A BRIEF HISTORY OF THE MONTEREY DESIGN CONFERENCE
By Tim Culvahouse, FAIA, with thanks to Shelly Kappe, Hon. AIA; Paul Welch, Hon. AIA; David Meckel, FAIA, and Robert Ivy, FAIA
Entering its fourth decade, the Monterey Design Conference (MDC) brings together the country’s—and the world’s—leading architects and design thinkers for an intellectually vibrant weekend at Asilomar Conference Grounds in Pacific Grove, California. It emerged out of the 1978
AIA California Council Annual Meeting in Orange County, which the AIA California Council president, the late George Bissell, had dedicated to the theme of “design.” Bissell, “the father of MDC,” anointed a dynamic trio of co-chairs—Ray Kappe, FAIA, Timothy Vreeland, FAIA, and Bernard Zimmerman, FAIA, who conceived an ambitious format that anticipated today’s Pecha Kucha events: Groups of invited architects gave four-minute talks on their work in parallel sessions; each session had a designated recorder; and, at the end of the day, everyone got together and shared the results in a common “wrap-up” session.
Spurred by the excitement of that meeting, the AIACC inaugurated its first dedicated design conference the following year. Conference Chair Richard Saul Wurman—who went on to found the TED Conferences—dubbed it “Design 101,” inviting architects from the three states served by Highway 101 (California, Oregon, and Washington) to gather at the Monterey Convention Center. Held annually for its first few years, Design 101 soon outgrew its downtown facilities and in the mid-1980s moved to Asilomar, gaining both generous space and a glorious bayside setting amidst the buildings of Julia Morgan and John Carl Warnecke.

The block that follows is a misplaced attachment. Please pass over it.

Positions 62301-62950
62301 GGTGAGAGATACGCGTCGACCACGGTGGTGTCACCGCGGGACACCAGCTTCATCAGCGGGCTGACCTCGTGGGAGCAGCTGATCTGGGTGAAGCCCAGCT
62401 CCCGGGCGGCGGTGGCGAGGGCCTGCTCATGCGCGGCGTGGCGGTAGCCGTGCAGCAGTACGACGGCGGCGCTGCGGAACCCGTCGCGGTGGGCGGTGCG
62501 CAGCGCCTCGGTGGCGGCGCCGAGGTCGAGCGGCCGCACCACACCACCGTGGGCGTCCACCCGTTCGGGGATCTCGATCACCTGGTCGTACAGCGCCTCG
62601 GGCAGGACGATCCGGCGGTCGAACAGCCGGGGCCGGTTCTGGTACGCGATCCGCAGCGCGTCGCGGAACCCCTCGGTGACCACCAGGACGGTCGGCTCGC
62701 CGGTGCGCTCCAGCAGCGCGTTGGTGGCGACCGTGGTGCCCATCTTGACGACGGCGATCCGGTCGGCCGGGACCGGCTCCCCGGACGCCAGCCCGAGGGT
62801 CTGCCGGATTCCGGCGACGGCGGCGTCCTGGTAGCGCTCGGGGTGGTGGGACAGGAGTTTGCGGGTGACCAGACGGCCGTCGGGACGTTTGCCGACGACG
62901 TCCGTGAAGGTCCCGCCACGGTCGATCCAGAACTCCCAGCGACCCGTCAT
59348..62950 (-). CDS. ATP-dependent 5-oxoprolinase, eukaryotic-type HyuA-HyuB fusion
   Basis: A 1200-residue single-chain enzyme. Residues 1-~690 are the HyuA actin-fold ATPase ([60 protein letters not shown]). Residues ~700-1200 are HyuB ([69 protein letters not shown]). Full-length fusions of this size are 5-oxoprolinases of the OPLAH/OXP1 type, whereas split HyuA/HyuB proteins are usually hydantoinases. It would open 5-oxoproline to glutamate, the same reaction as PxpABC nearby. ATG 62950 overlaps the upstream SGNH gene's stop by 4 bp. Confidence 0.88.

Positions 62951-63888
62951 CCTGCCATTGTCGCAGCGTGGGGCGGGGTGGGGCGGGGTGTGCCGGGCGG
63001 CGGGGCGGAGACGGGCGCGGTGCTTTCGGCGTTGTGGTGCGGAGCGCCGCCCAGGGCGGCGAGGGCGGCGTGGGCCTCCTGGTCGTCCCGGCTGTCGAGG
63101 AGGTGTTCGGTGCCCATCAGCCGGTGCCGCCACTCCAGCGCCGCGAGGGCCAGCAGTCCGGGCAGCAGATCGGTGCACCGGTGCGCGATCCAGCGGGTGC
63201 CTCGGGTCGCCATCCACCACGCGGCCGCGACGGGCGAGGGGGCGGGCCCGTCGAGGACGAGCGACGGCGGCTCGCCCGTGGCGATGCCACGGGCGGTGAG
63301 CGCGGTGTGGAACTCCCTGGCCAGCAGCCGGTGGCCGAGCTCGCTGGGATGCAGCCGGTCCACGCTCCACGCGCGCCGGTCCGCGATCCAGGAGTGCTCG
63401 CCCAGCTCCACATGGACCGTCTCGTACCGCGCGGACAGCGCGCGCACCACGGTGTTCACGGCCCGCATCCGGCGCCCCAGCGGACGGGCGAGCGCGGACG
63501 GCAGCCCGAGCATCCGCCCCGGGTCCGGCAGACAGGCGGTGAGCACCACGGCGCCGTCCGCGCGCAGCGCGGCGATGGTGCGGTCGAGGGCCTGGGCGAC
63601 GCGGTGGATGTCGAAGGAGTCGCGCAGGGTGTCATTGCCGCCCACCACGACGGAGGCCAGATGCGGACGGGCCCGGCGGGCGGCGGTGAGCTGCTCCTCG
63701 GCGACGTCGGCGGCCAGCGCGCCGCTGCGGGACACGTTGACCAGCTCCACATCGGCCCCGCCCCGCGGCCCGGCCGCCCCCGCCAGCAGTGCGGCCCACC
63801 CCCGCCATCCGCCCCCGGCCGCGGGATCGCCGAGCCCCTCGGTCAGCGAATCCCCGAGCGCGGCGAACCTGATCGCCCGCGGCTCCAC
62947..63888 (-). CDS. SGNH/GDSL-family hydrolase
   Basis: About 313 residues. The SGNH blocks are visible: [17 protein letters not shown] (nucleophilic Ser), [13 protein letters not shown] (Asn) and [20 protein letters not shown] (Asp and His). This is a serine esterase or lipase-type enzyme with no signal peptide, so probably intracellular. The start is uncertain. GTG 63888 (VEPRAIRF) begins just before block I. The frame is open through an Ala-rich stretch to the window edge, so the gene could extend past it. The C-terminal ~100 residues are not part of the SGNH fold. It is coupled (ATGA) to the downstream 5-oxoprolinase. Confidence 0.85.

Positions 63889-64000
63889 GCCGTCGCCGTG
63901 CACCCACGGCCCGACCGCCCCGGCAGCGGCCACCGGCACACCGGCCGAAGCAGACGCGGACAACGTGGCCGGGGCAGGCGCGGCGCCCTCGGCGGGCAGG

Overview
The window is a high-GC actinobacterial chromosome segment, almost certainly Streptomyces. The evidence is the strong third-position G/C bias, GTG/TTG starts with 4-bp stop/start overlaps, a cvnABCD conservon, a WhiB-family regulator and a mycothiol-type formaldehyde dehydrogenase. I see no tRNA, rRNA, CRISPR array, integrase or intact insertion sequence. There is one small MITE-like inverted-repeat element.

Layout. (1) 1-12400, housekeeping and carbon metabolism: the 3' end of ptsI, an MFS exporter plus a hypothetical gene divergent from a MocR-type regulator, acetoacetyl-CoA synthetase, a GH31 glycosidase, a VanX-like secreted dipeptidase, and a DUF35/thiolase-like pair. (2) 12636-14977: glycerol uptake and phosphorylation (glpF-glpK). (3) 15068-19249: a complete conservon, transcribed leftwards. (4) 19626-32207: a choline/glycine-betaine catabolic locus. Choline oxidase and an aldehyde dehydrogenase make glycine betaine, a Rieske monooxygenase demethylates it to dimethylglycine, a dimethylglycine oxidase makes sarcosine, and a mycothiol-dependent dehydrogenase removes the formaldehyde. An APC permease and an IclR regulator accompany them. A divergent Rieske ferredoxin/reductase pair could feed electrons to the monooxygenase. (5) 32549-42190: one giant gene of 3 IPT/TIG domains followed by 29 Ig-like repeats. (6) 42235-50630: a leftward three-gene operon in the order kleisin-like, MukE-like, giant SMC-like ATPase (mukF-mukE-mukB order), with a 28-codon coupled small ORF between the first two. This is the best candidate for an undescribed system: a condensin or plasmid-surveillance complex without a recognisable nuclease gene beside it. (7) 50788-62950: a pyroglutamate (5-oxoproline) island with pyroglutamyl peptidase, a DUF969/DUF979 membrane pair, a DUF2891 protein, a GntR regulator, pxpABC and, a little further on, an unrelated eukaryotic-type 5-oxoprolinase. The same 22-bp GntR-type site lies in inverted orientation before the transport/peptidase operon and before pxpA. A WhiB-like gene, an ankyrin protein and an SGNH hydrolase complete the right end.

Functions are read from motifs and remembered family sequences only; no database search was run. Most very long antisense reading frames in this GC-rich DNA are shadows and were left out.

Designed by designers for designers, the now biennial MDC brings together a virtual Who’s Who of the design world in the remarkably intimate space of Morgan’s Merrill Hall, where every session is a plenary session. Presenters and participants alike comfortably span the generations. Around the turn of the millennium, David Meckel introduced a “Tribal Elders” session, which has since featured Pierre Koenig, Sym van der Ryn, Ray Kappe, Warren Callister and Jack Hillmer, William Krisel, and Paffard Keatinge-Clay. At the other reach of the career trajectory, the conference features “Emerging Talent,” future leaders of the profession. A film focused on some aspect of design culture, sometimes accompanied by the maker or the subject, provides an additional dimension to festivities. Shared meals and after-hours gatherings carry the discussion deep into the night.
AIA Executive Vice President Robert Ivy, former editor-in-chief of Architectural Record and long-time MDC master of ceremonies, sums up the remarkable fellowship that is the Monterey Design Conference: “Asilomar’s unique location—adjacent to the Pacific in a grove of trees, where wood smoke mingles with the salt spray—invites casual conversation, relaxation, and stimulation in a natural setting that encourages friendship and expansive thought.”